5 steps for successful change management

Company: “We are implementing a new process. Here it is. Thank you for following it.”

Employee: “But, what does this mean for me?”

Even if they aren’t asking the question out loud, employees are thinking it. How companies communicate change at work and how they approach employee buy-in is critical for successful adoption. 

Change management is a strategic, purposeful approach to helping employees be successful amidst — sometimes unwanted — change within an organization. When employees are able to understand and quickly adapt to change, organizations experience higher productivity and less turnover. Change management planning and execution ensures employees buy-into the “change” and behaviorally adapt in order to successfully accept processes, tools or information within an organization. Communication is a key component of a successful change management plan.

Here are five steps you can take to help ensure successful change:

1.     Conduct Research & Assess Your Findings 

Who are your stakeholders, and what are their individual needs? What are the benefits and disadvantages of the change for each group? Don’t assume you know the answers ahead of time. Put in the work to understand the real challenges. As you conduct your research, you’ll better understand the audience and can develop personas and target your change communications for each group.

The findings will also show the varying degrees of change required. Each employee moves through change differently, so targeting sub-groups of employees is critical.

2.     Set Goals and Objectives

When you plan to take a trip, it helps to know the destination. Goals must be SMART, meaning Specific, Measurable, Achievable, Relevant, and Time-based. They should also be tied directly to larger business objectives.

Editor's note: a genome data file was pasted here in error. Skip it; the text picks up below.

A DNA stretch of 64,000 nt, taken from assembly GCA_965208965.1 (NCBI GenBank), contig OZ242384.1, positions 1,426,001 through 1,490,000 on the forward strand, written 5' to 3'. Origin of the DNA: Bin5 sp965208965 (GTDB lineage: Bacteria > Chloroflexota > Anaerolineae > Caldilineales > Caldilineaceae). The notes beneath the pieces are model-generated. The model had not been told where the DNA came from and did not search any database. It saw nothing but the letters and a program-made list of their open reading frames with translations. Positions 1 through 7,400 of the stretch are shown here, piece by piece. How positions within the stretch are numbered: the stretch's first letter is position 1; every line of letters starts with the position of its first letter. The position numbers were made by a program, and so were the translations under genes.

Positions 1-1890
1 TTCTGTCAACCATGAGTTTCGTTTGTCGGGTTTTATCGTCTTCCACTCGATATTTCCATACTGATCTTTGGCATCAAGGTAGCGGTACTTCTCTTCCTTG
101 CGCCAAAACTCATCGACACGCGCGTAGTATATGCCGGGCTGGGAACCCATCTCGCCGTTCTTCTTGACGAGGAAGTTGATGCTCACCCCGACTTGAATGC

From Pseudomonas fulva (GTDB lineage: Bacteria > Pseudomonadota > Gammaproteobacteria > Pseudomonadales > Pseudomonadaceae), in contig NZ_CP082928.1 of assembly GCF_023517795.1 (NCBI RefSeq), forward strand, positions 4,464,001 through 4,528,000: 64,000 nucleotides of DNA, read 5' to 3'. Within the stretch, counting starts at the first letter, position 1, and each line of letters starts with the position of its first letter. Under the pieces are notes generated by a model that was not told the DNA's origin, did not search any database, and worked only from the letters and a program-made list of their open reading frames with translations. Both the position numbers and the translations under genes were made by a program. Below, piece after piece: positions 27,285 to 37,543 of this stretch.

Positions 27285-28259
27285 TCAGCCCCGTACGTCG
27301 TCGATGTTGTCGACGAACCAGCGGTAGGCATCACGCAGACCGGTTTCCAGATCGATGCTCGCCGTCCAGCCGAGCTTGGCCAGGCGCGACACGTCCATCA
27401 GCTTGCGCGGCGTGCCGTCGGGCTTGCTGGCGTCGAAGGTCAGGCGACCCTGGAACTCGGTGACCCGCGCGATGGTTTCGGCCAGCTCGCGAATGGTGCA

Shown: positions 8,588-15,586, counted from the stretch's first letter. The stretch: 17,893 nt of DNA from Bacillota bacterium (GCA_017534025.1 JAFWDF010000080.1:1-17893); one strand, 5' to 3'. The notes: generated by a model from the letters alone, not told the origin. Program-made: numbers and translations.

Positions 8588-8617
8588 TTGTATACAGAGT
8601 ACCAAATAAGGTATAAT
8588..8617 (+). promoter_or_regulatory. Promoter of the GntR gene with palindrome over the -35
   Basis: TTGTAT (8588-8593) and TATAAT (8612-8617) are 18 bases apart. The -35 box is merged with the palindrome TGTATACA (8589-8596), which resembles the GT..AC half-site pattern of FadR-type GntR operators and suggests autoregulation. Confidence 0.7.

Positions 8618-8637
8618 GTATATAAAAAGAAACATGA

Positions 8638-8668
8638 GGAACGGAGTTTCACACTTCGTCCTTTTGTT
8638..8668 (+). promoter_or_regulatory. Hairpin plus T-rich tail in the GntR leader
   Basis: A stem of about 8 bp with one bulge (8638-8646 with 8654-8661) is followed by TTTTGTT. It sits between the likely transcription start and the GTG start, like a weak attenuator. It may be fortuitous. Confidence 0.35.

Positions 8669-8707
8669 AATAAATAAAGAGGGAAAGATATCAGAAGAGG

3.     Work with the Pros

Working with experienced change communicators ensures you’re developing strategies and tactics that deliver real results. They’ve done it tens of times and can leverage best practices and learnings from their experiences.

4.     Generate Solutions, Implement & Be Ready to Deviate 

When coming up with solutions, balance new ideas with improvements to existing ones. Make sure to call out those suggestions that came from employees. Solutions can be no-cost, low-cost, and high-cost. A good leader will weigh the benefits of the different options and choose what makes sense for their company. 

Remember: three great solutions are better than 10 average ones.

Once you’ve secured leadership support, develop a tactical plan and timeline. Assign clear deadlines and accountability. Rarely does a plan go exactly as expected, so don’t be afraid to deviate.

Plans should also follow a proven change management model (my favorite is ADKAR), which ensures that every action, every event has a specific purpose tied to a specific outcome.

5.     Metrics and Measurement 

Metrics should be tied back to program and company goals using various data sources and connected to employee performance. Ask managers to report feedback. Review your research findings and follow up with employees via survey or other methods. Share with leadership, managers and employees. Repeat steps 4 and 5.

Need help getting a change management project off the ground? We’re here to help. Email us today at support@kirkpat.com

By: Katie Regan